PART 3: TO RISK SPEAKING UP AND SAYING HOW YOU FEEL
Hiding, not speaking up and playing it small may feel like a safe option. But in most situations we face throughout the day, when we hide and silence ourselves, we lose touch with the voice of our soul and our true source of power. When we hide and remain mute when we are inwardly called to express, we are acting from a place that believes that the world does not want us. We are acting from a place that
believes that love does not exist. When we act from a place rooted in those beliefs, we strengthen them.
To overcome our deep core beliefs takes humility, determination, and a self-kindness so that we may look within, understand our inner patterning and make different choices. When we go within and embrace change, we are taking a risk. We are moving away from the familiar into the unknown and new. We must admit to ourselves that this is scary and treat ourselves with appropriate patience and tenderness.
When we go deeper into what holds us back from growth, we face the grips of fear. When we touch that fear with gentleness, and begin to accept it being there with love and attention, we notice that what we deeply fear, ultimately, is that we will not be loved just as we are. This quickly transforms from our unconscious thoughts into a physical experience when we are called to express ourselves in public. We fear,
deeply, that when we express what we want to express, we will not be loved. We can say, we fear that we will be judged, not accepted, and ridiculed. But all of these are part of the same fear of not being loved. When we are judged, we don’t feel loved. When we are ridiculed, we don’t feel loved. When we feel cast out, we don’t feel loved. If we can remember that this deep fear of not being loved stems from our
past and has no bearing on the present moment, we begin to free up our voice and overcome stage fright.
Stage fright is normal. So cut yourself some slack when you feel it. Almost everyone would, when faced with putting themselves out there. It is true, that as a performer, I have had to look deeply into this, and overcome my own tendency to feel afraid. There is not one show I do that I don’t feel nervous. I mean, let’s think about it. I dress up in gold spandex, wear a crazy outfit, sing positive, electronic songs while dancing around on stage in an alternate universe… yes! I am afraid of being judged! But what I have come to find, is that my love for what I do, that my need to express who I am, is greater than the fear that would hold me back. I have also come to understand that the fear that causes stage fright, when I dial it down, also comes in part from a place that really values what I do. I do want to communicate effectively. I do want to be heard. I do want to reach out and touch others. I don’t want to be randomly rhyming off gibberish on a soapbox on a street corner. I am here to communicate. So I value what I say and the fear keeps me alert to that. If I were to let that fear get the better of me, I would not perform and would lose contact with the voice of my soul. I would also not be a vehicle for the joy my shows bring to those who attend. So overcoming the fear is a win-win.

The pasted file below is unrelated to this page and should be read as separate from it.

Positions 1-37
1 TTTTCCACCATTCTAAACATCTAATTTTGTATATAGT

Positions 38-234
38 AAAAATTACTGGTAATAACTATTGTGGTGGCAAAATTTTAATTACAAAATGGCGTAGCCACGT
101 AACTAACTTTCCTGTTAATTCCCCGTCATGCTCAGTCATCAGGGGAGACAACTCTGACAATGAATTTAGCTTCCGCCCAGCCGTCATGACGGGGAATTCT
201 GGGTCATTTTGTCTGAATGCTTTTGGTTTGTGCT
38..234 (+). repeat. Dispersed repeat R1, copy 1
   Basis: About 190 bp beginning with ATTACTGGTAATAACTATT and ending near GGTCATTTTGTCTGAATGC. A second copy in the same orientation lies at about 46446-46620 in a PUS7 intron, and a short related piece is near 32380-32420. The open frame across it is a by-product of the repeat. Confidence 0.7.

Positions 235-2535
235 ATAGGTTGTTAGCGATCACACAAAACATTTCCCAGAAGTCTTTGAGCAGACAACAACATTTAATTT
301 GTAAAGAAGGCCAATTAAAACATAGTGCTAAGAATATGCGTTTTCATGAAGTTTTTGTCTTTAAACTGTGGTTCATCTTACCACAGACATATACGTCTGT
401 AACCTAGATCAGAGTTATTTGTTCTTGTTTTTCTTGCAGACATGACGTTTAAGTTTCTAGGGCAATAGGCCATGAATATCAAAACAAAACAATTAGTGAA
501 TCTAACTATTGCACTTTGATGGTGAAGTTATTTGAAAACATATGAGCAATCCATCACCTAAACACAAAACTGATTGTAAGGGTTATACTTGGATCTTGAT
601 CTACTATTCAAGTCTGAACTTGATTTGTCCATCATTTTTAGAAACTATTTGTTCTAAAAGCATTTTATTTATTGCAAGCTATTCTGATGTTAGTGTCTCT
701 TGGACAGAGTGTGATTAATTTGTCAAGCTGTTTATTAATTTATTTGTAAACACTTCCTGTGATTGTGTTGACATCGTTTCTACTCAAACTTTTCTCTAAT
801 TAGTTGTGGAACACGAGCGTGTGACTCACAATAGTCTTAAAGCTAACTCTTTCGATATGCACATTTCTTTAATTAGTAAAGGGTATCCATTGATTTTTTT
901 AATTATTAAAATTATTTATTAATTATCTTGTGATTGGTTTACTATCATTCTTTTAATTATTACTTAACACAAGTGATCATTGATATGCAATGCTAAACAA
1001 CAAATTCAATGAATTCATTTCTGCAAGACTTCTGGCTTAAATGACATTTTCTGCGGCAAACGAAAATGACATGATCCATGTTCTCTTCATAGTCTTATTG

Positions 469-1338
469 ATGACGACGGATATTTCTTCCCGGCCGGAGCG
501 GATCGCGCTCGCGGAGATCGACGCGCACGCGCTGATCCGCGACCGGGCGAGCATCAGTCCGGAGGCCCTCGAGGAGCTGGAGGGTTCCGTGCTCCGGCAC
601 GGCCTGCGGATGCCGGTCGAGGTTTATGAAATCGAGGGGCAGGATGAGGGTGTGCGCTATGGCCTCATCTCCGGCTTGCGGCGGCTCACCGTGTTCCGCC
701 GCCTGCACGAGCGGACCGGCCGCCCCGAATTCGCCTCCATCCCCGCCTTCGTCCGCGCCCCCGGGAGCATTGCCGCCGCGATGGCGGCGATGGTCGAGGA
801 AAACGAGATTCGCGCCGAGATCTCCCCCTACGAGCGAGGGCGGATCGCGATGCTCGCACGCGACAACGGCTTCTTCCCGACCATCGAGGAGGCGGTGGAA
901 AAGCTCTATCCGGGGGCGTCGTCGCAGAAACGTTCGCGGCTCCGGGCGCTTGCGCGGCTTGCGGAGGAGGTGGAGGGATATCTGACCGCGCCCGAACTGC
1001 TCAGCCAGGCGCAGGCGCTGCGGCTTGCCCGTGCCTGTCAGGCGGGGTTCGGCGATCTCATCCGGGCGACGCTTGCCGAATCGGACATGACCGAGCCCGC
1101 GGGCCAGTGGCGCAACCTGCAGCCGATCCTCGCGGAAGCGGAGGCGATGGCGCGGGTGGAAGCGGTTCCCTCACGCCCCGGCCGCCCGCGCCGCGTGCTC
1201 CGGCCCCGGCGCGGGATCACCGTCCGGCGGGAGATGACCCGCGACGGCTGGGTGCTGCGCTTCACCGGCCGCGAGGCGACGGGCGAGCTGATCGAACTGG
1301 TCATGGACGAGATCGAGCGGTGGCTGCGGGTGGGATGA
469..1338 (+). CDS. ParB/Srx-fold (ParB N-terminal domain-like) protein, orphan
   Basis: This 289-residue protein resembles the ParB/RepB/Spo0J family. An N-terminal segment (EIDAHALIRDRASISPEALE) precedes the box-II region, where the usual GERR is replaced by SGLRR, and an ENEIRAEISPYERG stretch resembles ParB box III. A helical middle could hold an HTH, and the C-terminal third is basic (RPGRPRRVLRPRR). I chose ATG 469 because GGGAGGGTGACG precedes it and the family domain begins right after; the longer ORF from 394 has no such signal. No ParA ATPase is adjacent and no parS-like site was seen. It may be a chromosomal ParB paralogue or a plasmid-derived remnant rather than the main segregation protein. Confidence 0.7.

I believe we are all on this planet to shine and shine brightly. Remind yourself of this. Your light is your natural self. Sure, we cast a shadow. Being able to be humble and self-caring when we face our shadow helps us find a rooted strength. Being open to our light and humble faced with our shadow helps us to get out of our own way and enjoy the God-given talents and voice we each uniquely have. When we show up for life, life shows up for us. By playing it small, we give power to our small beliefs. By saying how we feel, and expressing ourself, we risk appearing a fool, we risk upsetting the status quo, but we find a freedom and honesty that transcends adversity. As I say in one of my songs “Love Is Real”, “You find your wings when you risk the fall, and you see there never was a drop after all, ’cause love is real.” Here is a quote that I really like that speaks of the value of risk:
To Laugh is to Risk Appearing the Fool
To laugh is to risk appearing the fool,
To weep is to risk appearing sentimental,
To reach out for another is to risk involvement,
To expose feelings is to risk exposing your true self,
To place your ideas, your dreams before the crowd is to risk their loss.
To love is to risk not being loved in return,
To live is to risk dying,
To hope is to risk despair,
To try is to risk failure,
But risks must be taken, because the greatest hazard in life is to
The person who risks nothing, does nothing, has nothing, is nothing.
He may avoid suffering and sorrow,
But he cannot learn, feel, change, grow or live.
Chained by his certitudes, he is a slave;
He has forfeited freedom,
Only a person who risks is free.
— William Arthur Ward, “To Risk”
(Continued tomorrow with “The Inner Critique And Self-Love”)